To find a workout that supports automatic rep counting you need to head to the cross-training section, where you can pick from a range of workouts with names like CardiCore, BellyBurn and MadCore. A small arrow icon indicates which workouts support the new feature. There are eight pre-loaded circuits in total but you can create your own custom ones as well, to help keep things varied.
Once you select a workout, you can see a breakdown of all the individual exercises, how many reps are dedicated to each exercise and how long you get to rest in between. You can also hit the info icon alongside each exercise to see a video on how to perform it correctly. That's particularly useful if you're a fitness beginner.
Circuits are a mix of rep counting exercises and timed exercises and range in duration. Crucially, they do give you a serious workout. Even the short burst sessions really push you so there are no question marks over whether you are really going to burn those calories. Pressing the Sport button when prompted activates the motion tracking and means the reps can now be counted.
As far as accuracy is concerned, we were pleasantly surprised by how well it worked. Exercises like press ups and sit ups were accurately measured. We put it up against the rep counting Atlas Wristband and it was spot on. There are a couple of exercises that do pose some issues for the automatic rep counting though, notably ones that require plenty of space like burpees. So make sure you have room to get the full benefits of a workout. On the whole though, the motion sensor delivers on its promise.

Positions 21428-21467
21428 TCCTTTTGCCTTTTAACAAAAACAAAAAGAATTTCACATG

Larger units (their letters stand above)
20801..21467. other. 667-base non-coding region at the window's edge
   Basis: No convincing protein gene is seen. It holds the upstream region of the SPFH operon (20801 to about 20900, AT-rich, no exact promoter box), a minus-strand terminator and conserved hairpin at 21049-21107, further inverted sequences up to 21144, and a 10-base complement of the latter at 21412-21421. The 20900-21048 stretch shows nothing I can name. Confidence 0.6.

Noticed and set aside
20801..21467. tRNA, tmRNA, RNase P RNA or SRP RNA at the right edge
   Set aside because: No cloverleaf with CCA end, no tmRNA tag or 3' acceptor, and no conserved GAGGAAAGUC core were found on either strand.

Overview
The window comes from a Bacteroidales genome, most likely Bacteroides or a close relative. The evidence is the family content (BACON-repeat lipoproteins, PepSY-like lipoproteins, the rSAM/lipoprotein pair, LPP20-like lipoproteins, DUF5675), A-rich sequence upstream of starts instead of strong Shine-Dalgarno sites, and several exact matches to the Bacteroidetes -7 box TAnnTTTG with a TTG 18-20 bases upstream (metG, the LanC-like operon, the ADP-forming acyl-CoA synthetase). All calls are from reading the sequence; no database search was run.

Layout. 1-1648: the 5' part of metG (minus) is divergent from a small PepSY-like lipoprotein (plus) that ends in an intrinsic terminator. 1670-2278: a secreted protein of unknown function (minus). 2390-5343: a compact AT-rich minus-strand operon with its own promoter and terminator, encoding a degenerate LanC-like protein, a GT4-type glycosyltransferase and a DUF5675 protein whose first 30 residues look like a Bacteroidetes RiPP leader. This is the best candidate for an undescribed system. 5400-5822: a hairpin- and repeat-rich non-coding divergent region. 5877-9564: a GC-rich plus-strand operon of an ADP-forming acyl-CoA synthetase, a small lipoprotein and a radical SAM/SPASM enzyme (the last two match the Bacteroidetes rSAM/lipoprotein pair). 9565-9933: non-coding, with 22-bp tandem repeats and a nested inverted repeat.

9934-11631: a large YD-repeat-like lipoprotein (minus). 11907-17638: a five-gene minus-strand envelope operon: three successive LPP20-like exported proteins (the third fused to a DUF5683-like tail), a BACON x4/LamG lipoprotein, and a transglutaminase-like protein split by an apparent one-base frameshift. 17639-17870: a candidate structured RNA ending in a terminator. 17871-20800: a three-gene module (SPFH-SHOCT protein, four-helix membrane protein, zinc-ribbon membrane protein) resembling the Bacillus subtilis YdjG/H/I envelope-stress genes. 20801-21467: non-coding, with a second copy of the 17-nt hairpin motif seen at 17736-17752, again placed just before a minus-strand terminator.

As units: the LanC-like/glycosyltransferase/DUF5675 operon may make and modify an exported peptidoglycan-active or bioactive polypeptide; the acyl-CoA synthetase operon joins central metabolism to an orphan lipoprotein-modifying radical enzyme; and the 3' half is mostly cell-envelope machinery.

Jabra Sport Coach: Sound quality
If there's one thing you don't need to worry about, it's audio quality. The tinny, unbalanced sports headphones of old are well and truly a thing of the past. The Coach are up there with top end in-ears for performance.
There's plenty of power, warm bass and detail making them well equipped for up-tempo tracks or audiobooks. The passive noise cancellation is a strong performer as well, letting you drown out the ambient noise if you prefer to zone out and focus in on the music. Like the Sport Pulse, these are great sounding headphones.
As Jabra is something of a headset expert, it's no surprise to find out that when you need to take a call midway during your workout, the voice call quality is exceptionally clear and also copes well in busy environments if you're out running with them.
Jabra Sport Coach: Battery life
We weren't big fans of the battery life on the original Coach and you shouldn't expect much improvement with the Special Edition version.
Jabra claims you should get 5 hours of play time, which is slightly down from 5.5 hours on the original and it definitely lives up (or down) to that number. It's disappointing when the Pulse Sport can manage to squeeze out a few more hours.
It will get you through an hour gym session no problem, but if you're using it for your commute as well and a little more during the day, you might find yourself charging it more regularly than you'd like.
It's charged via Micro USB at least, and is a relatively quick charger as well when you do run out of power.